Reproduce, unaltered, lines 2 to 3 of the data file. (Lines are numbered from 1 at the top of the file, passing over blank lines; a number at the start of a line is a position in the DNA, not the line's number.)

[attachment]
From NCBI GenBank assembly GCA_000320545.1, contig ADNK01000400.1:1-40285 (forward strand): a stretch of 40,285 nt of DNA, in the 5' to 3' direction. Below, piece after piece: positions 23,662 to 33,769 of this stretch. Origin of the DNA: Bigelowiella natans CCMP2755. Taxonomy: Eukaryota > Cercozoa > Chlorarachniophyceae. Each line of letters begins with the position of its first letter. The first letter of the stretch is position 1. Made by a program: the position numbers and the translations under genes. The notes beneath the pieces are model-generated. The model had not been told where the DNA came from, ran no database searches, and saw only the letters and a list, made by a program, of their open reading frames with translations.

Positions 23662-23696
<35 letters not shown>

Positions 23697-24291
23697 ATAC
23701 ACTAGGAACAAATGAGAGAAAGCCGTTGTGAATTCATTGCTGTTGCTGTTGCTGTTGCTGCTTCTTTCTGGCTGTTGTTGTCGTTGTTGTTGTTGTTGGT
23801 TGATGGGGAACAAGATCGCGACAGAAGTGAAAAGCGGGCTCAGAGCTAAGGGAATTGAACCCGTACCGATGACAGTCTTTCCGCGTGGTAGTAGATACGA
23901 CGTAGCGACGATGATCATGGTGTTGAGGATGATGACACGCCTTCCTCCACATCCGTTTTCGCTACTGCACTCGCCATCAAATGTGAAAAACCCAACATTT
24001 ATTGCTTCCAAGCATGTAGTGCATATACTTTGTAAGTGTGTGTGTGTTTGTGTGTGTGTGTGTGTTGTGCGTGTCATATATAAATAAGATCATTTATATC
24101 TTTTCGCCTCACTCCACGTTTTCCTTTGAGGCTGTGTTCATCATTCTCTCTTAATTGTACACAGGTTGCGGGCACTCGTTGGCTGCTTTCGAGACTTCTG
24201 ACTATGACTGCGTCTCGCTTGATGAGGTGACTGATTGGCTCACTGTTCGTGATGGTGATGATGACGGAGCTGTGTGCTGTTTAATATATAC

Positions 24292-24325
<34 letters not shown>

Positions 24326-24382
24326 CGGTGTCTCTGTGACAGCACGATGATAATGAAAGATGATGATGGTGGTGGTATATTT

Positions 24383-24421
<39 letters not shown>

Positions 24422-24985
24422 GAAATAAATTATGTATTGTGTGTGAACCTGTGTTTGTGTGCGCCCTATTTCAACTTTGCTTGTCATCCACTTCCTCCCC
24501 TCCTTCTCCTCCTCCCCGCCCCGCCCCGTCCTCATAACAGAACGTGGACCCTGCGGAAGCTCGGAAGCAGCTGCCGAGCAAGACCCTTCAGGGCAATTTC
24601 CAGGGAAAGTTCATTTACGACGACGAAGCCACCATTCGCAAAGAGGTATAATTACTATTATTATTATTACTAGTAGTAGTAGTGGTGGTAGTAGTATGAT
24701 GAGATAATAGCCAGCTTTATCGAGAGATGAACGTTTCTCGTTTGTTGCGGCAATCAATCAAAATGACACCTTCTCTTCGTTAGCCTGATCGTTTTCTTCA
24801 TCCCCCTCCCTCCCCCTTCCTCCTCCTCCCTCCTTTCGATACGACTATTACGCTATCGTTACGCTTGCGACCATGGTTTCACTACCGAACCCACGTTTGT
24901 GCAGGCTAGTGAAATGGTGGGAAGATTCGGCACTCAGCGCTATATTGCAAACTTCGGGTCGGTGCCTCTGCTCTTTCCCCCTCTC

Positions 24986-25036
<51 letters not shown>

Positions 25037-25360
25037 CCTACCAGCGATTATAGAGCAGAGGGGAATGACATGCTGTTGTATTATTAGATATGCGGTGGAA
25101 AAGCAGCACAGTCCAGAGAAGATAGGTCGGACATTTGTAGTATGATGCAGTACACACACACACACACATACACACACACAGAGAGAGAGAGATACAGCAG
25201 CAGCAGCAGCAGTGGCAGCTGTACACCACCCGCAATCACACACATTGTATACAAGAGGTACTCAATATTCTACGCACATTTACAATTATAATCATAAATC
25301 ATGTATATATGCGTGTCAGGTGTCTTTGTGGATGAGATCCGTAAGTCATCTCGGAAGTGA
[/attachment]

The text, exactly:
Positions 23662-23696
<35 letters not shown>